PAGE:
Opinion
3 min

Wilde in the north

The oft-ignored Canadian leg of Oscar Wilde’s North American lecture tour

In Toronto, Oscar Wilde watched a lacrosse match from the lieutenant governor’s private box. Later, he told the Toronto Globe that he enjoyed the game and especially a “tall, finely built defence man.” Credit: Jori Bolton

When Oscar Wilde arrived in New York City on Jan 3, 1882, he supposedly said to a customs officer, “I have nothing to declare except my genius.” While Wilde would chat with every journalist possible during his 11-month lecture tour of North America, nobody heard him make that particular remark, but it’s so much like the witty things he did say that I prefer to think it true.

Wilde had achieved little by the time he turned 27 but was still considered the face of the Aesthetic Movement. In late-Victorian England, his satin knee britches, frilly lace collars and penchant for sunflowers made him ripe for parody, and so Gilbert and Sullivan pressed him into service as the silly character of Reginald Bunthorne in their comic opera Patience. Wilde embraced the caricature, and when the opera’s producer, Richard D’Oyly Carte, decided it would be a great marketing gimmick to bring the real-life Bunthorne to North America, Wilde consented.

Following a glamorous NYC society debut, Wilde toured the United States from coast to coast, lecturing on aesthetics everywhere from Washington, DC, to California and back to NYC again before heading to Canada for two weeks. In Washington, he met cautiously closeted author Henry James, who was wary of Wilde’s flamboyance (even though Wilde himself was not out at this point). He also had two visits with another closeted homosexual, Walt Whitman, and later said to a friend in confidence, “I have the kiss of Walt Whitman still on my lips.”

Wilde’s first Canadian lecture was in Montreal. Some papers welcomed him, but La Patrie said that the only people likely to attend his lectures were “all the people of disordered brains, the hysterical women, the coxcombs, the beggared population.” The lecture was well-attended but got, as one paper put it, “only a splutter of cheering.” While his matinee lecture did better, he managed to upset the locals by saying, “[I] went up the hill behind your lovely city.” The Montreal Star sulked, “It was not nice to hear our cherished mountain reduced to a hill.”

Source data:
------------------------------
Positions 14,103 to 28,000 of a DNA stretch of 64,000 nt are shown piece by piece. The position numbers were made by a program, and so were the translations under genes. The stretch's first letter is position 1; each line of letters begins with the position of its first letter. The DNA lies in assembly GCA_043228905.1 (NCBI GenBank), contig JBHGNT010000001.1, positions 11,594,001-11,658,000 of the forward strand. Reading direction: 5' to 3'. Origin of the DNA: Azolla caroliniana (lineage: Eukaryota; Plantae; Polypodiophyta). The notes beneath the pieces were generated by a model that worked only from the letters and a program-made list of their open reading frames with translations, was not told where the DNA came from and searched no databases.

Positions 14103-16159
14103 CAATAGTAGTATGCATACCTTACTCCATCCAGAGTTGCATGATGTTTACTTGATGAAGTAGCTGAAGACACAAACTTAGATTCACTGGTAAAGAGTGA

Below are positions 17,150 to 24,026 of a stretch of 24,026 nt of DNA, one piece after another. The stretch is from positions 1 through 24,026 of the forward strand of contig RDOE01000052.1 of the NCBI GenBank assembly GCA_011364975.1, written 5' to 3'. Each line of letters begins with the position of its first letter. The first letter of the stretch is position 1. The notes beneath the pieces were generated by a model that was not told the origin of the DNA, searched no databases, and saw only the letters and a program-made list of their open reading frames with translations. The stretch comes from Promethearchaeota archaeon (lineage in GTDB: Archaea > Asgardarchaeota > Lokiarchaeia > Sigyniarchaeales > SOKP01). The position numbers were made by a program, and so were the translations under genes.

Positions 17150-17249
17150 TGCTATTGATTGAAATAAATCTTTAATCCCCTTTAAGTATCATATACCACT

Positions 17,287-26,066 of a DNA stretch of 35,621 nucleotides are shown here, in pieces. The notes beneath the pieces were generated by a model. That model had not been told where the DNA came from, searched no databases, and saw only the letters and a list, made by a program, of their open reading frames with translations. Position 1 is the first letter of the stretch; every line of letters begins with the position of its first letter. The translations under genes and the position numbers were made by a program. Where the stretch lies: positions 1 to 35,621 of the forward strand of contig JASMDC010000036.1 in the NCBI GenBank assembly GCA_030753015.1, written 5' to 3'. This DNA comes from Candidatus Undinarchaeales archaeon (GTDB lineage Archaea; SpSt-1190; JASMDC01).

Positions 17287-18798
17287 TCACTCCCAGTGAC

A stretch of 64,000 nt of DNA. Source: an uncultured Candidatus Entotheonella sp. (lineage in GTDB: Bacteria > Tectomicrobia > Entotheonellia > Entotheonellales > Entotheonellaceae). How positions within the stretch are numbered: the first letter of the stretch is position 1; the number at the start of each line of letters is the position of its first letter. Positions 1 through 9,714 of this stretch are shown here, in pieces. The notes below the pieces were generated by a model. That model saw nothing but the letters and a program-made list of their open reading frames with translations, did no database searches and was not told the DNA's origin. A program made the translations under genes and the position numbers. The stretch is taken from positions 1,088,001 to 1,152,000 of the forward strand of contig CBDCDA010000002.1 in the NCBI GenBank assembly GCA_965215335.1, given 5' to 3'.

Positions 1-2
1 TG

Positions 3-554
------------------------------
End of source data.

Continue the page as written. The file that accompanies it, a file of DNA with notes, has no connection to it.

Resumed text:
He annoyed the people of Ottawa by criticizing the fauna and flora and a miasmic lumber mill. His lecture was sparsely attended, possibly because many locals were at either the University of Ottawa’s annual sports banquet or the closing session of Parliament. After his lecture, Wilde, too, visited Parliament, and during the closing debates he perched in the seat next to the speaker’s chair. His black-velvet coat and knee britches so thoroughly distracted a Vancouver MP that the Ottawa Daily Citizen said the politician “forgot for a time the burning wrongs of British Columbia.” Governor General the Marquess of Lorne, rumoured to be homosexual, refrained from attending Wilde’s lecture or meeting with him privately, probably to avoid providing fodder for gossip.

While in Ottawa, Wilde met local artist Frances Richards. Five years later, as she painted a portrait of him in London, he would joke that it was unfortunate that while his picture would never age, he would. He later said this remark was his inspiration for The Picture of Dorian Gray.

In Toronto, when he watched a lacrosse match from the lieutenant governor’s private box, other attendees spent as much time craning their necks to see him in his black sombrero and (most likely) signature bottle-green overcoat with fur trim as they did watching the match. Later, he told the Toronto Globe that he enjoyed the game and especially a “tall, finely built defence man.” Both his Toronto lectures were packed, and he provoked much laughter by condemning “very strenuously” the red table cloth adorning his speaking table. Overall, Wilde considered Toronto “a bright little town.”

He left Canada to tour the American south, but before returning to England he visited the Canadian Maritimes. After Wilde’s time in Quebec and Toronto, D’Oyly Carte’s representative, Colonel Morse, said Canada was “the most enjoyable part of [Wilde’s] tour,” but it’s hard to imagine he left Canada the second time thinking kind thoughts, given how the YMCA in Moncton — the final Canadian city on his tour — nearly had him arrested for a mix-up over lecture bookings.